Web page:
Interspecific and intraspecific variation of ectomycorrhizal fungi associated with Eucalyptus ecosystems as revealed by ribosomal DNA PCR-RFLP
Glen, M., Tommerup, I.C., Bougher, N.L. and O'Brien, P.A. (2001) Interspecific and intraspecific variation of ectomycorrhizal fungi associated with Eucalyptus ecosystems as revealed by ribosomal DNA PCR-RFLP. Mycological Research, 105 (7). pp. 843-858.
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Gondwanan vegetation, and the Australian region in particular, is species rich for ectomycorrhizal fungi in epigeous and hypogeous forms with over 100 species recorded in small (1 ha) patches of forests. Distinguishing co-occurring ectomycorrhizal fungi as root associations in native (natural or wildlands) vegetation or plantations and discriminating them from other larger basidiomycetes, e.g. wood and leaf litter decomposer fungi, places large demands on molecular identification, especially if interspecific similarities and intraspecific variation occur in target sequences. One hundred and nine species of larger basidiomycetes from a single forest location were characterised by PCR-RFLP profiles of two genomic regions (nuclear rDNA ITS and mtLSU). Over one-third of the species for which multiple isolates were tested showed intraspecific variation in either one or both genomic regions. This remarkably high variation questions previous assumptions about intraspecific ITS sequence variation and highlights the value of integrated molecular and morphological databases including voucher specimens. It also emphasises the value of molecular investigations that use more than one genomic region. Interspecific similarities were common among the Cortinariaceae, especially in the ITS region. Discrimination of most Cortinariaceae species was achieved using variation in the mtLSU region in conjunction with the ITS. This new information raises the possibilities that the ITS sequence is more conserved and the mtLSU more variable than among species of the other 23 families. In the other families, interspecific ITS variation was greater and the mtLSU profiles grouped species within families. The high variation in the two genomic regions indicated possible differences in the fungal population structure between two adjacent, differently managed blocks of Eucalyptus marginata forest. The significance of this variation to ecology, biodiversity assessment and ecosystem management are discussed.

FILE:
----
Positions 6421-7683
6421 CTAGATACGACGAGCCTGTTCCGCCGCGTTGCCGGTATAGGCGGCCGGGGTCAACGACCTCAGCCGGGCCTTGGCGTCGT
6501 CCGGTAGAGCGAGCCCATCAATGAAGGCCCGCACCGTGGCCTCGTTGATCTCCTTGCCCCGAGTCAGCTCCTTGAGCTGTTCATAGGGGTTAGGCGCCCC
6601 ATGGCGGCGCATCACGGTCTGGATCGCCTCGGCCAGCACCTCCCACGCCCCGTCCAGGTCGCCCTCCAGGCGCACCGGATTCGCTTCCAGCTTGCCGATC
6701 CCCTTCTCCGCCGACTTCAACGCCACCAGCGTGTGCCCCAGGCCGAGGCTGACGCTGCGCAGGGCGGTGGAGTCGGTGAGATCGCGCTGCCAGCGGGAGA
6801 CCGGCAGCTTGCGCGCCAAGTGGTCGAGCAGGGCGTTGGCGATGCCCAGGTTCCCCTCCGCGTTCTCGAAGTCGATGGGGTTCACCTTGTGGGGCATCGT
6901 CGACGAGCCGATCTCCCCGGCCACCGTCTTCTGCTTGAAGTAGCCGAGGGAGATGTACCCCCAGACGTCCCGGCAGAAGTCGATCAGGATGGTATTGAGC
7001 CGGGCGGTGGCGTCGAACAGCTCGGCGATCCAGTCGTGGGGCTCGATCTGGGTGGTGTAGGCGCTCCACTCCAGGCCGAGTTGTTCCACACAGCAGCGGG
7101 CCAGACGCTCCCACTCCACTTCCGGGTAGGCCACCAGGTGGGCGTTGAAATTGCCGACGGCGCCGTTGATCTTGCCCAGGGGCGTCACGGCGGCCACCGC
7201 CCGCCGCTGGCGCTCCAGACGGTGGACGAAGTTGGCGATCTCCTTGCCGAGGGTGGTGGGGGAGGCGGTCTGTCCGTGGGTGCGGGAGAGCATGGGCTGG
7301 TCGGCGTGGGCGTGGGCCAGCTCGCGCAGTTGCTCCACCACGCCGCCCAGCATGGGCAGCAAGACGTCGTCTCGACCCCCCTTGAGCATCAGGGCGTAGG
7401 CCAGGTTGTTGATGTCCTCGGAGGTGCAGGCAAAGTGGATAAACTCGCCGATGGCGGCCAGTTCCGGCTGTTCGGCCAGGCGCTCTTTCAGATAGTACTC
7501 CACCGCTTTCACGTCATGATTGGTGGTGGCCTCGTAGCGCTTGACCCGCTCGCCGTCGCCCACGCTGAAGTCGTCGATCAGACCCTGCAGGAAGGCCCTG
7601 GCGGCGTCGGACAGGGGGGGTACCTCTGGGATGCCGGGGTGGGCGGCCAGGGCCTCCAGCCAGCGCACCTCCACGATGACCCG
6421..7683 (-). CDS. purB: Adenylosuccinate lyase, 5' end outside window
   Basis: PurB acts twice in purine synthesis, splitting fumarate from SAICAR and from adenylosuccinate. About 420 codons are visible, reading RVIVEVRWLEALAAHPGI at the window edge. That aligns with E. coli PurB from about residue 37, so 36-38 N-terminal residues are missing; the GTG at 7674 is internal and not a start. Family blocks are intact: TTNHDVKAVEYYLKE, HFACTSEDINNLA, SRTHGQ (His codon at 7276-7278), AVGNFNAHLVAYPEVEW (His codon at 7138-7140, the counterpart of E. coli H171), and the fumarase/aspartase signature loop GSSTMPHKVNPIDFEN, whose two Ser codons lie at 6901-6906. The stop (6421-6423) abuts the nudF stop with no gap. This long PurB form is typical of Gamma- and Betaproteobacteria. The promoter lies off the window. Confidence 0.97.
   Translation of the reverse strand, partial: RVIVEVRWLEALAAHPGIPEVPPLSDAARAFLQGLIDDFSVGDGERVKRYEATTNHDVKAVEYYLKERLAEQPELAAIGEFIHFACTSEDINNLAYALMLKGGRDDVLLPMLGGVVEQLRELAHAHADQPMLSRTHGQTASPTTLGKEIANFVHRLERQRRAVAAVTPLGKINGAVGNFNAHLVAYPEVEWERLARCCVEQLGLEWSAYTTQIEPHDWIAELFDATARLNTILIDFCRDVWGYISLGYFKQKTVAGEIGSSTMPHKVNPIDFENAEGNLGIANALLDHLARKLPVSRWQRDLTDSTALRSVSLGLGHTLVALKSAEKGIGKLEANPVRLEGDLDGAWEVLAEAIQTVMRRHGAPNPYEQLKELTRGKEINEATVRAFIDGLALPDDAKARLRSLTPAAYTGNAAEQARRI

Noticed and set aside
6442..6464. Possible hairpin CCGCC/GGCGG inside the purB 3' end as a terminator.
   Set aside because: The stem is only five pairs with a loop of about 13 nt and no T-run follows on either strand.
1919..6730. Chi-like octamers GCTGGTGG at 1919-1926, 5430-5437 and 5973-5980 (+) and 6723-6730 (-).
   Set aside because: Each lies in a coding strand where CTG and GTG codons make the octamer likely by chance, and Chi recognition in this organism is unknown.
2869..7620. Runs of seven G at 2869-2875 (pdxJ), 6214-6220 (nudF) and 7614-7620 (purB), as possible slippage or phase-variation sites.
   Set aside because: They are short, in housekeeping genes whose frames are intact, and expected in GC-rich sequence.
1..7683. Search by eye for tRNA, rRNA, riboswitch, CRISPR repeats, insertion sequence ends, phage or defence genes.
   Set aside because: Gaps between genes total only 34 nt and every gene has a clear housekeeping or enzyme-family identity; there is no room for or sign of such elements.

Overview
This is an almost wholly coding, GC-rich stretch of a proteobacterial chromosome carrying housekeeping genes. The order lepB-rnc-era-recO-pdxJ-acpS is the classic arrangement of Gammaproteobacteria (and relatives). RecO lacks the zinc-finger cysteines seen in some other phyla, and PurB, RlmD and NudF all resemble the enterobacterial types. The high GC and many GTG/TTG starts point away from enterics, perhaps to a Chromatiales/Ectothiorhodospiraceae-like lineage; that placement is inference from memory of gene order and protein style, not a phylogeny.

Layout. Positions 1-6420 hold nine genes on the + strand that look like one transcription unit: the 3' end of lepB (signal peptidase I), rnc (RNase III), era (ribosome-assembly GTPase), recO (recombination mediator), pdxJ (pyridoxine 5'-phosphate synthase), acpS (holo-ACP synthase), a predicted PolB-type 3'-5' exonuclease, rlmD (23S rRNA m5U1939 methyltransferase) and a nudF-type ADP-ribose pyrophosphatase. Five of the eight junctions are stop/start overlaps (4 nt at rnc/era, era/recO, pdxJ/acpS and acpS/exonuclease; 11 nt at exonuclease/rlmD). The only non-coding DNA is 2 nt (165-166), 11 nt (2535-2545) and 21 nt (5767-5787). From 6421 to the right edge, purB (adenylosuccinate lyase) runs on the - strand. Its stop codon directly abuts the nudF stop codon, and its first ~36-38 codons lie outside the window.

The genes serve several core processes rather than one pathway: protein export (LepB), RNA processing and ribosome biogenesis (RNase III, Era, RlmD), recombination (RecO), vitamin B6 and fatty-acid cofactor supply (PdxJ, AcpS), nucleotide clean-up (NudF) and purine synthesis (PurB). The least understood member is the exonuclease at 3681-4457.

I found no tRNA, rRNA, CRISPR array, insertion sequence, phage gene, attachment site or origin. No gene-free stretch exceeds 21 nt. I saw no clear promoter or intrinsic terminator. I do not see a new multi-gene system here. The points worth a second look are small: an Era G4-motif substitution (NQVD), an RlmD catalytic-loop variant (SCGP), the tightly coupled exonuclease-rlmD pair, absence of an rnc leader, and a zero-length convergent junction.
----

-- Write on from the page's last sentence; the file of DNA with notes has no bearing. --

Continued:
|Publication Type:||Journal Article|
|Murdoch Affiliation:||School of Biological Sciences and Biotechnology|
|Publisher:||Cambridge University Press|
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